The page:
The information revolution : Applications

The last 20 years can be viewed as a sort of information revolution. Like the Industrial Revolution that radically changed the world a century ago, the computer age has also ushered in a new era. Computers have impacted business, industry, employment trends, and consumer behavior. Numerous jobs are now obsolete due to computers, and an increasing number of people spend their working hours sitting at a computer workstation. And, like the Industrial Revolution, the information revolution has produced numerous consumer benefits.

While the end user is happily sending and receiving data, behind the scenes, the telephone companies are investing millions of dollars building up these networks. They, in turn, bill their customers for all this data traffic. In 2000, telecom carriers billed their data networking customers more than $7 billion.

Commercial use of data networking falls into two categories: front-office applications and back-office applications. A dime store’s customers walk in the front door and its suppliers walk in the back door. Data networking applications are essentially the same. The front office handles customers, while the back office handles suppliers. Front-office applications concentrate on customer relationship management and include:

- Customer service;

- Point of sale systems;

- Call centers;

- Sales;

- E-commerce;

- Shipping.

Back-office applications concentrate on internal company business and external supplier relationships such as:

- Accounts payable;

- Inventory control;

- Accounts receivable;

- Logistics;

- Engineering;

- Manufacturing;

- General ledger accounting;

- Research and development;

- Human resources;

- Supply chain.

Distinguishing between front- and back-office applications is important to a network’s stability and security. Front-office applications are more “mission critical” to the success of the business. Consequently, the data network that handles front-office applications should be less prone to glitches, downtime, and security breaches.

Back-office applications also need to be secure and reliable, but the business suffers more when front-office applications crash, so they have priority. Just like the five-and-dime store, a company loses more business when its front door is broken than if its back door is broken.

What is data networking?

What is data networking?
Today, most companies, large and small, use data networking technology in their day-to-day business. An automobile parts manufacturer in Chicago sends electronic production reports to two separate manufacturing sites across two dedicated T-1 lines. A florist in San Diego uses an ISDN connection to the Internet to rapidly communicate with her suppliers and customers. The WAN of a Nebraska-based medical insurance company connects 29 different offices, uses 24 separate phone companies, and costs slightly more than $100,000 per month.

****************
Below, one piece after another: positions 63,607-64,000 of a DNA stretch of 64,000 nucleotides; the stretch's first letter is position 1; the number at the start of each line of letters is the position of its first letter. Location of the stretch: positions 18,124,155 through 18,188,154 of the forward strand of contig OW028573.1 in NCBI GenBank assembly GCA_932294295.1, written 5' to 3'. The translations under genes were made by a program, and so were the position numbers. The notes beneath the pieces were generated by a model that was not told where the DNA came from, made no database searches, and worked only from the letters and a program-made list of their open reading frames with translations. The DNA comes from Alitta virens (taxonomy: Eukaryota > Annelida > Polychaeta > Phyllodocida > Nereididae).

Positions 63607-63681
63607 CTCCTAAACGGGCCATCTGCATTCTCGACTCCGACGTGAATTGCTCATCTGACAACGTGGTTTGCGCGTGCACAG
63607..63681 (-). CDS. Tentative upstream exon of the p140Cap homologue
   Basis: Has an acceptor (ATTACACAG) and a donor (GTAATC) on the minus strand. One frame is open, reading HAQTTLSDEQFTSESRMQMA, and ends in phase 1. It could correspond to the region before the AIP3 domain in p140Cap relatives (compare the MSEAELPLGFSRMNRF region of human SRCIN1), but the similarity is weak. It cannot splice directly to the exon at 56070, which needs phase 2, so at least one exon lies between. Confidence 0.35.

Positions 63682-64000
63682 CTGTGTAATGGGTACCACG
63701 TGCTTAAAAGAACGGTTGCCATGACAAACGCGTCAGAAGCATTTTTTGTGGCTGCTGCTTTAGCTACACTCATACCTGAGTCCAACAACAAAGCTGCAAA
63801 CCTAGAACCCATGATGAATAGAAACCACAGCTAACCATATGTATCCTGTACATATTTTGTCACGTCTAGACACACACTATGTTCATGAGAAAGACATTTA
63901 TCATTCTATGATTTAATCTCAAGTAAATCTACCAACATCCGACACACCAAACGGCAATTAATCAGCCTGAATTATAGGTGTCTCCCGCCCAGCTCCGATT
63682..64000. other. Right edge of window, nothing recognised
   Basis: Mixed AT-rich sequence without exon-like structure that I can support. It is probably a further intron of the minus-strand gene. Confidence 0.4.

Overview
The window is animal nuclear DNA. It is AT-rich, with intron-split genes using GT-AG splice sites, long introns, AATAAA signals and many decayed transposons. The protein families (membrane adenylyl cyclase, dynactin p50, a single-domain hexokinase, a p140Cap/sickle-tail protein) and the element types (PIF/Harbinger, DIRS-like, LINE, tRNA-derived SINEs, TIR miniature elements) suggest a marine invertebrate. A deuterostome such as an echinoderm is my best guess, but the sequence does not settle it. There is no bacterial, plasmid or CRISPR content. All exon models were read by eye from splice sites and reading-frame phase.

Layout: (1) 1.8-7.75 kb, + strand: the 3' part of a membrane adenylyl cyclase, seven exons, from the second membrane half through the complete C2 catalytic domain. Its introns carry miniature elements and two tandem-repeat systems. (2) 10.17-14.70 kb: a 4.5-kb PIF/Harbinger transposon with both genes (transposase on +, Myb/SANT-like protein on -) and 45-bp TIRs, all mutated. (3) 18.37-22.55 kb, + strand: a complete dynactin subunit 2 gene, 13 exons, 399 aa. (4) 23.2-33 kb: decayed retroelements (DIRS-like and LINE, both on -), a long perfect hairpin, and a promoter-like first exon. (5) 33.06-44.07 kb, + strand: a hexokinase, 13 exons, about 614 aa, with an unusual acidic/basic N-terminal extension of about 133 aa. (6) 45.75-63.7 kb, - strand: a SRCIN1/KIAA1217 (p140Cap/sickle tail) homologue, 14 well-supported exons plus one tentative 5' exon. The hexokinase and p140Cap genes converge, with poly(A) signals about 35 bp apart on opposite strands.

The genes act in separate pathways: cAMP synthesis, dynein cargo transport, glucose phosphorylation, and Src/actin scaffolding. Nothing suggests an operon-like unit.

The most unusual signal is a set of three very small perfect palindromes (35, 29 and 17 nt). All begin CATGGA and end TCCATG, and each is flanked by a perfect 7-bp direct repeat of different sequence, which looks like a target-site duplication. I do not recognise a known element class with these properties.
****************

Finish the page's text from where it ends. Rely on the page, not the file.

Each of these data networking examples requires both computer and telecom technology to work correctly. In all three cases, the companies use computer and telecommunications technicians to install and maintain the network. The expertise of these technicians is invaluable. They have spent years mastering leading-edge technologies that are perplexing to the average businessperson. In most organizations, however, it is a business- person who is responsible for the data network. The most efficient, cost-effective data networks rely on the expertise and savvy of technicians and businesspeople.

Numerous resources that explain the inner workings of the technological aspects of a data network are available. The purpose of this book is to provide businesses with strategic advice on managing the expenses of voice, data, and wireless telecommunications services.

In its simplest definition, data networking is “two or more computers communicating over a medium.” The communication may be considered local such as the connection of multiple computers across the inside wiring of a Chicago office building. Or the communication may be across a wide area such as a computer in Denver connecting to the Chicago office across telephone company lines. In the first example, the medium is the inside wiring in the Chicago office. In the second example, the medium is the telephone company phone lines.

LANs are normally wired with company-owned inside wiring. It costs the company nothing to transmit data across this medium because it owns the wiring. In the case of a WAN, a business transmits data across a long distance, or wide area, such as from Dallas to Chicago. WANs use the phone company’s network, so the phone company bills the customer each month for this service. Because this is a cost management book, we will deal with the telecommunications offerings and billing associated with WANs, not LANs. Within this context, our definition of data networking is “two or more computers communicating over a telephone line.”